Yes, I build my own rods. Well, I have recently built one, and about a millennia ago I built several.
As to the guides, I do it by eye, but also remeber to mark the spine of the rod, and set the guides with that as a start. After winding the wraps, the guide can still be shifted, so don't sweat perfection at the winding, your final adjustment is just before sealing the wraps.
It's really not that hard. Of the handfull of rods I have built, I just eyeballed them. Start with the tip top, then do the one at the other end of that section of the blank. The rest in-between are a snap by just lining them by resting the blank on a table and sighting down it like a gun sight. Just remember to not wrap the guides so tight that you can't adjust them. Careful not to move them around too much cuz I suppose you could score the blank. Like anything, it takes a few to get a knack at it. You'll never get it perfect...but thats the fun of it! good luck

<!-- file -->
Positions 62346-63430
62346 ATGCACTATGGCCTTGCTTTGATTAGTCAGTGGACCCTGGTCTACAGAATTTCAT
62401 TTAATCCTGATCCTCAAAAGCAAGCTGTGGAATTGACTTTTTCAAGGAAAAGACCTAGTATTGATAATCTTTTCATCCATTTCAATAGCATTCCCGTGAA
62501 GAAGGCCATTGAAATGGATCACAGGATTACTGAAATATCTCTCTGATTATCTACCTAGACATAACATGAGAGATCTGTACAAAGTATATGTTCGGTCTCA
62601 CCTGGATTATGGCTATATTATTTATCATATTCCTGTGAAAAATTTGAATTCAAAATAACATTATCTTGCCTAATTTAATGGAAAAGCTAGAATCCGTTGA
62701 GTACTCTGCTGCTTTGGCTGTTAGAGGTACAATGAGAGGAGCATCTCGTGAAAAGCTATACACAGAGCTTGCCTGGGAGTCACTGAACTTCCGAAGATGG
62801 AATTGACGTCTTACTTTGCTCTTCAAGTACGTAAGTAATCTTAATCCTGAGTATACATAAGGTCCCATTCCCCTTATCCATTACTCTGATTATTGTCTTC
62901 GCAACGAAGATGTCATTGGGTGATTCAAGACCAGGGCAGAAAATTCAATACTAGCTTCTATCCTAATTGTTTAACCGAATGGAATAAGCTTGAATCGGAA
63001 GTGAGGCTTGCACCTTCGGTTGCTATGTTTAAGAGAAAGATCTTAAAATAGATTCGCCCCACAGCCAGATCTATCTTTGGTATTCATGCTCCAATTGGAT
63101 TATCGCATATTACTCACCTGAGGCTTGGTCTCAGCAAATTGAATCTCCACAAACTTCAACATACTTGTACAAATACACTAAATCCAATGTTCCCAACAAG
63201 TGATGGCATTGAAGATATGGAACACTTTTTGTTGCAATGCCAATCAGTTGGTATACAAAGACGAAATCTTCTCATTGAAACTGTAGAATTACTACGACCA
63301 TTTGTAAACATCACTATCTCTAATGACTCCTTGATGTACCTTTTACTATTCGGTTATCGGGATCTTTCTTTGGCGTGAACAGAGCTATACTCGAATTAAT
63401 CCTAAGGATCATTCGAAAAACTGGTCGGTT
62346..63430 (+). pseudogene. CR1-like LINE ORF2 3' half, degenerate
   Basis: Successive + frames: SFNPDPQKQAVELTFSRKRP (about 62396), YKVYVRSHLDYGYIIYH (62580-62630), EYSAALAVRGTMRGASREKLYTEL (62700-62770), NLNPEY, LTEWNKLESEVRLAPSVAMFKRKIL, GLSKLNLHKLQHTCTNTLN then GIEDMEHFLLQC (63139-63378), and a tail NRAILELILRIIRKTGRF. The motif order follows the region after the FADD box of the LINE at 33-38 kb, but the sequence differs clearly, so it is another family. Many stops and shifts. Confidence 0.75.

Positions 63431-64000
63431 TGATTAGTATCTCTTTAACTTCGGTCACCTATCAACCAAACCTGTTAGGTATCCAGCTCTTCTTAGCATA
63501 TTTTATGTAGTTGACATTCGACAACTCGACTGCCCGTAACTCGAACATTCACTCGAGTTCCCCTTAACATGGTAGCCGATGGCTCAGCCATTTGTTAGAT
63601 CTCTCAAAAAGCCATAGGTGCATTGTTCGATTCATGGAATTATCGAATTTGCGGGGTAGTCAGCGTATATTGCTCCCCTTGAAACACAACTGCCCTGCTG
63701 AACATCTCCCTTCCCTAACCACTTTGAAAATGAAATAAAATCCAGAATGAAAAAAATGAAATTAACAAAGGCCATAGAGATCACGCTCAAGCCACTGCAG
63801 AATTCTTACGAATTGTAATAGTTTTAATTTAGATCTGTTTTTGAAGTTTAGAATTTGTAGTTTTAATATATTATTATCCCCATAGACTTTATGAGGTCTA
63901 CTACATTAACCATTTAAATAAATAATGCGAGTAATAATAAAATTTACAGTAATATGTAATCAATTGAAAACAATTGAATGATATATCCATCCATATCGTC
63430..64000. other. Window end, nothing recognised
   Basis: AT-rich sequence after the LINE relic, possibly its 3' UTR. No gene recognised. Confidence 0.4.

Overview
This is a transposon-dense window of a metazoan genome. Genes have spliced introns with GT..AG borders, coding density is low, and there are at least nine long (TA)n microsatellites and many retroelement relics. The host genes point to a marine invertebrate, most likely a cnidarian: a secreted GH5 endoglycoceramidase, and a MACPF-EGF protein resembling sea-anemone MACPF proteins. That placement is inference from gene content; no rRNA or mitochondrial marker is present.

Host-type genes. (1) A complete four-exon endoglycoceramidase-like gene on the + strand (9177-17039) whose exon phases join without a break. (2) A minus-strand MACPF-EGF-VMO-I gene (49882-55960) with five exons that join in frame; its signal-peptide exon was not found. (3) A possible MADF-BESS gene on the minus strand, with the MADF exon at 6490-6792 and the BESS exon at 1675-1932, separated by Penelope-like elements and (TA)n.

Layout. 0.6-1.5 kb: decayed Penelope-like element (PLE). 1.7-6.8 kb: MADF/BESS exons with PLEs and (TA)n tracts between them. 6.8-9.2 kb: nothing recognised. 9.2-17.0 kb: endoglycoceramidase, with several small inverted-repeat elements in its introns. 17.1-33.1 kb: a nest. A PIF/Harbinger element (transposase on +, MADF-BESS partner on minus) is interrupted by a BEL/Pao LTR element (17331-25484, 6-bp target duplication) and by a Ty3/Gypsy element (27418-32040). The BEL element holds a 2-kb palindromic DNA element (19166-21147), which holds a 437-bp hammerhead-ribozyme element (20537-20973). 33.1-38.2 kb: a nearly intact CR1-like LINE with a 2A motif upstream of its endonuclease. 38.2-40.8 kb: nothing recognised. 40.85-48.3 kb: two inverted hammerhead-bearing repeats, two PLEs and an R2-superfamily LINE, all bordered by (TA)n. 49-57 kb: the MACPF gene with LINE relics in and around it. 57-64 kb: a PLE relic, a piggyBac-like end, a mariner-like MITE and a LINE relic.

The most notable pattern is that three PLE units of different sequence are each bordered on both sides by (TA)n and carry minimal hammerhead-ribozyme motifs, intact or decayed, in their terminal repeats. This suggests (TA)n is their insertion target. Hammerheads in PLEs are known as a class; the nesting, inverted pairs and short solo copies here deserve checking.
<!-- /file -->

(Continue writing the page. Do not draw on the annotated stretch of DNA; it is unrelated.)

Good advice from the previous posters. By building my own rods up I can get nickel silver reel seats and single foot silicon carbide guides, nickel silver winding checks and top quality cork handles for less money than I would spend on the same quality finished rod with lower quality components. The Hook and Hackle catalog has a good selection of rod building supplies and related information. Watch out for the typical beginners mistake of putting on too much coating on the guides on the first pass. Do a thin coat on the first pass to seal the thread and the subsequent coats will go on much easier. Good luck on your project, You're gonna feel real good about catching fish on a rod that you have wrapped yourself. Tight lines (and straight guides!) Ive
You can go to Patrick's Fly Shop on Eastlake for a good bit of rod building supplies, or you can run up to Greg's Custom Rods (http://www.gregscustomrods.com/) in Lake Stevens for an amazing amount of materials for rod building.
Basically, I use Patrick's for the little bits, and Greg's for the new rods.